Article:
Heads of Laboratories
Even the simplest of organisms, such as bacteria, are capable of processing information in a highly sophisticated manner, adapting to varying environments and evolving new functions. Dr. Leibler is interested in the quantitative description of microbial systems, both on cellular and population levels.
In recent years, the field of molecular biology has moved away from the study of individual components and toward the study of how they interact, creating a “systemic” approach that seeks an appropriate and quantitative description of cells and organisms. Dr. Leibler’s laboratory is developing both the theoretical and experimental methods necessary for conducting studies on the collective behavior of biomolecules, cells and organisms. By selecting a number of basic questions on how simple genetic and biochemical networks function in bacteria, his lab is beginning to understand how individual components can give rise to complex, collective phenomena.
Recent research topics in the laboratory include quantitative studies of interacting microorganisms. In particular, the question of the survival of microbial populations in varying environments is being addressed both experimentally and theoretically. Dr. Leibler and his collaborators are developing new experimental techniques that will facilitate quantitative analysis of long-time population dynamics in microbial populations. In parallel, they are developing statistical methods for the so-called inverse problems, in which the interactions between different components of a biological system are deduced from measured statistical correlations. Long-term dynamics of closed microbial ecosystems are being analyzed by these inverse methods. Similar theoretical approaches are also applied to other types of data, such as spiking activity of retinal neuron assemblies or evolution of protein families.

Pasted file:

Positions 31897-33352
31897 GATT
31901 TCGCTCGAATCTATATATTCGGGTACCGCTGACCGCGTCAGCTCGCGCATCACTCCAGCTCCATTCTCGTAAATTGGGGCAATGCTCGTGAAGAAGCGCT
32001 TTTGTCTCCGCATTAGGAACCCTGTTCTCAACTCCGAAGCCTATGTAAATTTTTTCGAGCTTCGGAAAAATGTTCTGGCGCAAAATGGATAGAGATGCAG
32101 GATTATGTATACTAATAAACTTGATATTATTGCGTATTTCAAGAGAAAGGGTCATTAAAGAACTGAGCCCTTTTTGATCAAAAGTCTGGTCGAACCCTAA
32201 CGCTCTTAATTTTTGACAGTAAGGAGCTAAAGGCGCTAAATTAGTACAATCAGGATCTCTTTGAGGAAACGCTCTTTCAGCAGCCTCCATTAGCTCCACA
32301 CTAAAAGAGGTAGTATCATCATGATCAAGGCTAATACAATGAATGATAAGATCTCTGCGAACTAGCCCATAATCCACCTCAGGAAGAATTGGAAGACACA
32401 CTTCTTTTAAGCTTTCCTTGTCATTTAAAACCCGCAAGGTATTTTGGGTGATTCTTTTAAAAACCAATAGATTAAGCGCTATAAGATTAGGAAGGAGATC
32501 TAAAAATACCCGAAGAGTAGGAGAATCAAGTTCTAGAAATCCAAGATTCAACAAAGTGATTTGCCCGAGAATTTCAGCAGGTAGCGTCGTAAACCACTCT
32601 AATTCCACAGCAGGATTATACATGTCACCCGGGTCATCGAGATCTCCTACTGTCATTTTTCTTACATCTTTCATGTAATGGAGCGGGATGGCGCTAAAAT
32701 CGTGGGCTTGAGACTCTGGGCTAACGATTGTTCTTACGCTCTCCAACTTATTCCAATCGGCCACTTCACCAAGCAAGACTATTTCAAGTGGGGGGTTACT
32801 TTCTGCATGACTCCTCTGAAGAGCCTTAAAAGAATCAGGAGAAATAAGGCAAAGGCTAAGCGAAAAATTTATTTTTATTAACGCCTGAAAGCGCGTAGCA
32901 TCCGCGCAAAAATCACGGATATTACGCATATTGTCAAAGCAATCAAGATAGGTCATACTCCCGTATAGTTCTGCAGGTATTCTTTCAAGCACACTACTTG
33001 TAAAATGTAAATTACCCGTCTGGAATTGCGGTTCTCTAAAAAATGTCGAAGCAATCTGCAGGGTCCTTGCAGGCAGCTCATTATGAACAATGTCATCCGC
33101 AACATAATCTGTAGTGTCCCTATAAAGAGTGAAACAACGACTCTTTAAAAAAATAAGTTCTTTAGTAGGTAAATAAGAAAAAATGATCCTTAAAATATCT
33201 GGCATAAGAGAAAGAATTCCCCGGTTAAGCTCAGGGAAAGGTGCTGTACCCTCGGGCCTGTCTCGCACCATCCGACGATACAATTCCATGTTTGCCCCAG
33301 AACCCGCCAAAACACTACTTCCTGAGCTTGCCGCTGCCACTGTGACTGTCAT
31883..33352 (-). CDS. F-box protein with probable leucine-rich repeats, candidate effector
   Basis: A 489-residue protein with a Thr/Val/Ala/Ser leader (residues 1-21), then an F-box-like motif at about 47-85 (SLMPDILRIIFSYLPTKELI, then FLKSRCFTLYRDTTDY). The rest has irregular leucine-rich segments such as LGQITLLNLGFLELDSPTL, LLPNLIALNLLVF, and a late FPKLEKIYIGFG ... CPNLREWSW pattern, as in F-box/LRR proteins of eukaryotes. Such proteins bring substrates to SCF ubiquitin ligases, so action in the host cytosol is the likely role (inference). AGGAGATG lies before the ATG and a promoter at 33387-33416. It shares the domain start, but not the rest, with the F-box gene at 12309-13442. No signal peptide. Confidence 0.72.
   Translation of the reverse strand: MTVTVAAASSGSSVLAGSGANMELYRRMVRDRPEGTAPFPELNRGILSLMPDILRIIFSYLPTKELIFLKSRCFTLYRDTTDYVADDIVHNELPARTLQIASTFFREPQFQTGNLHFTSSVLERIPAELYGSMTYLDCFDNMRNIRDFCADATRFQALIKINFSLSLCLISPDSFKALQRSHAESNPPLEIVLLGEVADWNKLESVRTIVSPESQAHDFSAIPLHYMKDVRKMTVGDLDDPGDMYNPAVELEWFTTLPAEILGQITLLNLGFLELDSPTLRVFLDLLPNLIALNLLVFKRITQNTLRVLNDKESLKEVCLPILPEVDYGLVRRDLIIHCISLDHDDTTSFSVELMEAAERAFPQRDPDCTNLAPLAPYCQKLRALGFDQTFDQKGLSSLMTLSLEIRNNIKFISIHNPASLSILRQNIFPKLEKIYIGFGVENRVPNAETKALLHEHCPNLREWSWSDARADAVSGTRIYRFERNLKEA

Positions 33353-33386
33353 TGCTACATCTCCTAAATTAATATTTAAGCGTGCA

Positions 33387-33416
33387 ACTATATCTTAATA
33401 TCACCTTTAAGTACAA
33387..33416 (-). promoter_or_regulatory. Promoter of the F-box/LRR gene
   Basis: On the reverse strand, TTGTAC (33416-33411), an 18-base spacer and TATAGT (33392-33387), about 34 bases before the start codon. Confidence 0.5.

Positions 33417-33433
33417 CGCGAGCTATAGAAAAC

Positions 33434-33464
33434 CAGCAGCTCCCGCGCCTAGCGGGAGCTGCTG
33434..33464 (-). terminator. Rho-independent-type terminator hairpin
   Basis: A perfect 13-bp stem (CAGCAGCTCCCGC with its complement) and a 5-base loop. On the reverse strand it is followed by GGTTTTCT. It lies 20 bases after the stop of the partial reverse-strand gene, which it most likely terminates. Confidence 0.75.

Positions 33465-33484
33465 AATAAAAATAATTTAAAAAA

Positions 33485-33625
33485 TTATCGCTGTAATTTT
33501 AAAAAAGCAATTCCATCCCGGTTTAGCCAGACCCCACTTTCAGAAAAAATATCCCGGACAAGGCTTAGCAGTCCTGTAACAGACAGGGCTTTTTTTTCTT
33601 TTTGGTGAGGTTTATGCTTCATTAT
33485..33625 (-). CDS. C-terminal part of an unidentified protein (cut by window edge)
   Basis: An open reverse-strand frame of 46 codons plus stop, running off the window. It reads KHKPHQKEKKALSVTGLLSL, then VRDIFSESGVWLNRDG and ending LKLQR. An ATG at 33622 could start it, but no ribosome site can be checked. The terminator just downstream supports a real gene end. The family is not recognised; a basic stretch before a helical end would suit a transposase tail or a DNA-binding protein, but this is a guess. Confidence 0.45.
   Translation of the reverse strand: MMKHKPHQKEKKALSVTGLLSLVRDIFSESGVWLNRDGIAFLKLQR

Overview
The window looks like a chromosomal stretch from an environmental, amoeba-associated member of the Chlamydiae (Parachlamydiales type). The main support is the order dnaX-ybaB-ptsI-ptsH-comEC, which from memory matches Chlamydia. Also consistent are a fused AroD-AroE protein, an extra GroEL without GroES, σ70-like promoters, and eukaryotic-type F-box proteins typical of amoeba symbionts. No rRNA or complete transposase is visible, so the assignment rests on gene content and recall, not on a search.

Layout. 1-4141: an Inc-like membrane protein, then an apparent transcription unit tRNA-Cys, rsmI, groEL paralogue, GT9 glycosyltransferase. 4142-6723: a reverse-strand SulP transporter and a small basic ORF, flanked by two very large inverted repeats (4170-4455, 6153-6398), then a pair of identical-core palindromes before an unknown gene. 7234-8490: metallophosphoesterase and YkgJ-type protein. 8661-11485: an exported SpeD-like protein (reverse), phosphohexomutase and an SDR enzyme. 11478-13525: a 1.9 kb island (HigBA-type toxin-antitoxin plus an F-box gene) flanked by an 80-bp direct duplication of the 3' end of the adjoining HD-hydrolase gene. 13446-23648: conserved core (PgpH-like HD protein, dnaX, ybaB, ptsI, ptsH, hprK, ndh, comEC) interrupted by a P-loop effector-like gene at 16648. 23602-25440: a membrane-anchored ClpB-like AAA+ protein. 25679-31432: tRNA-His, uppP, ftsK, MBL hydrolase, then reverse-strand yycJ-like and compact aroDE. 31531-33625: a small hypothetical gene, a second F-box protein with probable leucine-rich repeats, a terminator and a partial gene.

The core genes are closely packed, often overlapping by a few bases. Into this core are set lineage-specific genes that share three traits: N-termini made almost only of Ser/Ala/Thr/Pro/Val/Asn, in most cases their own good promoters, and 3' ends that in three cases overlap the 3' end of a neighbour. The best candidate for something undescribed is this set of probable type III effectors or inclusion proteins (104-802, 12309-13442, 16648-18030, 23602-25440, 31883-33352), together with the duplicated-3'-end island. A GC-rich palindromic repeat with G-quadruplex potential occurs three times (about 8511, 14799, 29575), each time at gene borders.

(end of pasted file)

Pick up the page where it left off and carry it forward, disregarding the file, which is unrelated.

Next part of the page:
Dr. Leibler is a faculty member in the Tri-Institutional Ph.D. Program in Chemical Biology.
Dr. Leibler did his undergraduate studies in physics at the University of Warsaw. He received three degrees from the University of Paris: an M.S. in theoretical physics in 1979, a Ph.D. in theoretical physics in 1981 and a second Ph.D. in physics in 1984. He spent a year at the École Normale Supérieure and became a tenured research fellow at the Centre d’Études de Saclay in 1984, staying until 1992. Dr. Leibler was also a visiting research associate at Cornell University from 1985 to 1987 and a visiting professor at the École Supérieure de Physique et Chimie Industrielles from 1989 to 1991. Dr. Leibler moved to Princeton University in 1992 as a professor in the department of physics, becoming a professor in the department of molecular biology in 1993. He spent the year from 1997 to 1998 as a visiting scientist at the European Molecular Biological Laboratories in Heidelberg, Germany.
During his last year at Princeton, from 2000 to 2001, Dr. Leibler was a Howard Hughes Medical Institute investigator. He moved to Rockefeller in 2001 and was a Tri-Institutional professor at Weill Cornell Medical College and the Sloan-Kettering Institute from 2003 to 2010. Since April 2009 Dr. Leibler has been sharing his time between Rockefeller and the Institute for Advanced Study in Princeton, where he is a professor at the School of Natural Sciences.
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